Mind that Abides

Panpsychism in the new millennium

Editor
| University of Michigan at Dearborn
HardboundAvailable
ISBN 9789027252111 | EUR 110.00 | USD 165.00
 
e-Book
ISBN 9789027290038 | EUR 110.00 | USD 165.00
 
Panpsychism is the view that all things, living and nonliving, possess some mind like quality. It stands in sharp contrast to the traditional notion of mind as the property of humans and (perhaps) a few select ‘higher animals’. Though surprising at first glance, panpsychism has a long and noble history in both Western and Eastern thought. Overlooked by analytical, materialist philosophy for most of the 20th century, it is now experiencing a renaissance of sorts in several areas of inquiry. A number of recent books – including Skrbina’s Panpsychism in the West (2005) and Strawson et al’s Consciousness and its Place in Nature (2006) – have established panpsychism as respectable and viable. Mind That Abides builds on these works. It takes panpsychism to be a plausible theory of mind and then moves forward to work out the philosophical, psychological and ethical implications. With 17 contributors from a variety of fields, this book promises to mark a wholesale change in our philosophical outlook. (Series A)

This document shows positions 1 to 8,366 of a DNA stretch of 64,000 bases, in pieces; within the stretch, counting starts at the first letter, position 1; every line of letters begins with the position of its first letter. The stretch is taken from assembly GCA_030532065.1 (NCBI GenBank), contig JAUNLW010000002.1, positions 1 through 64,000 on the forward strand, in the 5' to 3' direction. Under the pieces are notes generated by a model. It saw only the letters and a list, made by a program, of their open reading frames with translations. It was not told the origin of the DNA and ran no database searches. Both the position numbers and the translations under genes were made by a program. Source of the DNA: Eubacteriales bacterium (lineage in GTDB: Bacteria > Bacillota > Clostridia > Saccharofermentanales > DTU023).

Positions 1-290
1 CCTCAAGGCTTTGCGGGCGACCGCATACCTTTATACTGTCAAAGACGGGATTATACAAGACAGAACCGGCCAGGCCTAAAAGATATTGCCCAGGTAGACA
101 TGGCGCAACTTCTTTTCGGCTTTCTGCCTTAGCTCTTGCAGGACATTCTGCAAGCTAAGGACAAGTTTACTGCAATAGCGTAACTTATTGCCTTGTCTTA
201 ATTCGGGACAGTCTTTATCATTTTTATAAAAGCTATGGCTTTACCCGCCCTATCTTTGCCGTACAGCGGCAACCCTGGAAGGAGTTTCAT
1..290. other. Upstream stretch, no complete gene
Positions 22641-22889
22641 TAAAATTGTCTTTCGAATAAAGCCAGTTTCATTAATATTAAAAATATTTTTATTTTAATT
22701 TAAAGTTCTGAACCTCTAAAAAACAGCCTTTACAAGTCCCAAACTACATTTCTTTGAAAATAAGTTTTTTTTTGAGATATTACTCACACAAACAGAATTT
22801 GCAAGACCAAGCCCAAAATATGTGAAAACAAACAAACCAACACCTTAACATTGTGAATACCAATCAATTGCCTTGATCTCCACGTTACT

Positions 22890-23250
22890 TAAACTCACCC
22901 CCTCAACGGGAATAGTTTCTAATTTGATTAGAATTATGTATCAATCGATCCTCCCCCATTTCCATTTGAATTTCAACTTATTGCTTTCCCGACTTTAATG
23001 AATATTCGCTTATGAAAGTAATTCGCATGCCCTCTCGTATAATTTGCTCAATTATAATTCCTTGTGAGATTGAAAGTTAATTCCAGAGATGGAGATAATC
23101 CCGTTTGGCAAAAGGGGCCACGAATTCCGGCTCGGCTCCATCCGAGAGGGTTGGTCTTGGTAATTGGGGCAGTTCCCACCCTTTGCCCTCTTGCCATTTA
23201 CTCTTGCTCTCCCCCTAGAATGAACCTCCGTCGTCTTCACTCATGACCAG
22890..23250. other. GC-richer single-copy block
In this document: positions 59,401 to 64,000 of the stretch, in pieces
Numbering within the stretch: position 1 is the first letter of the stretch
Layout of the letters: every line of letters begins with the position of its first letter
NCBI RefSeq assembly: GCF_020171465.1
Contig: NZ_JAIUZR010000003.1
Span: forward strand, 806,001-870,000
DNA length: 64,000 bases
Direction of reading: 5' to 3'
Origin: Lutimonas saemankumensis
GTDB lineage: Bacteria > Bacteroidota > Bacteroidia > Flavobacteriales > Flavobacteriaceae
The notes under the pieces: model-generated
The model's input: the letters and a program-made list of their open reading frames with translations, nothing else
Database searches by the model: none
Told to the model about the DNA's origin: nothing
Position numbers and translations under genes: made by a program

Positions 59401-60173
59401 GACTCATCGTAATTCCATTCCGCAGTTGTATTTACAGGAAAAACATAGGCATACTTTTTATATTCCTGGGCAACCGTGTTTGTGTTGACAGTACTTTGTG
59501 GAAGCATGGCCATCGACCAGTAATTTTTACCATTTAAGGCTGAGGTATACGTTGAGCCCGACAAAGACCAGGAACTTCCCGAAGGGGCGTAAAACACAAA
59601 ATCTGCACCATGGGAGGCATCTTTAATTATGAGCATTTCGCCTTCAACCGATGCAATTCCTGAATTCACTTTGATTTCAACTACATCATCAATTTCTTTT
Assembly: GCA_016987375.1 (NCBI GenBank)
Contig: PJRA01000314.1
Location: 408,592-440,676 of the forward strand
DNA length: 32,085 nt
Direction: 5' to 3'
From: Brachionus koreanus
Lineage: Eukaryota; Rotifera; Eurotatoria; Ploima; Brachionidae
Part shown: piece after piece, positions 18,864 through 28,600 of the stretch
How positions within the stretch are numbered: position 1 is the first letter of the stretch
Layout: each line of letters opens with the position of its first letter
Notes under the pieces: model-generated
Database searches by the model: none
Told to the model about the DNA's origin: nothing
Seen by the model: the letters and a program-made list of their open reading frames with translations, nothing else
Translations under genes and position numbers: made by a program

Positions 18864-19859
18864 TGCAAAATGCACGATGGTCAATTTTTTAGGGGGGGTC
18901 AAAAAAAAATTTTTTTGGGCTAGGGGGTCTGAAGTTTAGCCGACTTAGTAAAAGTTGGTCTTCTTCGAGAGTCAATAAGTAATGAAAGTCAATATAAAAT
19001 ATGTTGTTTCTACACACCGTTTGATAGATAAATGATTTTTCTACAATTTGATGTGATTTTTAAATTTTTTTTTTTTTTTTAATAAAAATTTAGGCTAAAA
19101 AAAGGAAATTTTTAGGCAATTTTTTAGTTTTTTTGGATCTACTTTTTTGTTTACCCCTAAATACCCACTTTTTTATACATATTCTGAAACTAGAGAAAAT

[Advances in Consciousness Research, 75]  2009.  xiv, 401 pp.
Publishing status: Available
Table of Contents
Contributors
vii–viii
Acknowledgements & dedication
ix
Introduction
xi–xiv
1. Panpsychism in history: An overview
David Skrbina
1–29
Part I. Analysis and science
31
2. Realistic monism: Why physicalism entails panpsychism, and on the Sesmet theory of subjectivity
Galen Strawson
33–65
3. Halting the descent into panpsychism: A quantum thermofield theoretical perspective
Gordon G. Globus
67–82
4. Mind under matter
Sam Coleman
83–107
5. The conscious connection: A psycho-physical bridge between brain and pan-experiential quantum geometry
Stuart R. Hameroff and Jon Powell
109–127
6. Can the panpsychist get around the combination problem?
Phil Goff
129–135
7. Universal correlates of consciousness
Stephen Deiss
137–158
8. Panpsychism, the Big-Bang-Argument, and the dignity of life
Patrick Spät
159–176
Part II. Process philosophy
177
9. Back to Whitehead? Galen Strawson and the rediscovery of panpsychism
Pierfrancesco Basile
179–199
10. Does process externalism support panpsychism? The relational nature of the physical world as a foundation for the conscious mind
Riccardo Manzotti
201–220
11. The dynamics of possession: An introduction to the sociology of Gabriel Tarde
Didier Debaise
221–230
12. Finite eventism
Carey R. Carlson
231–250
Part III. Metaphysics and mind
251
13. Zero-person and the psyche
Graham Harman
253–282
14. "All things think:" Panpsychism and the metaphysics of nature
Iain Hamilton Grant
283–299
15. 'Something there?' James and Fechner meet in a Pluralistic Universe
Katrin Solhdju
301–313
16. Panpsychic presuppositions of Samkhya metaphysics
Jaison A. Manjaly
315–323
17. The awareness of rock: East-Asian understandings and implications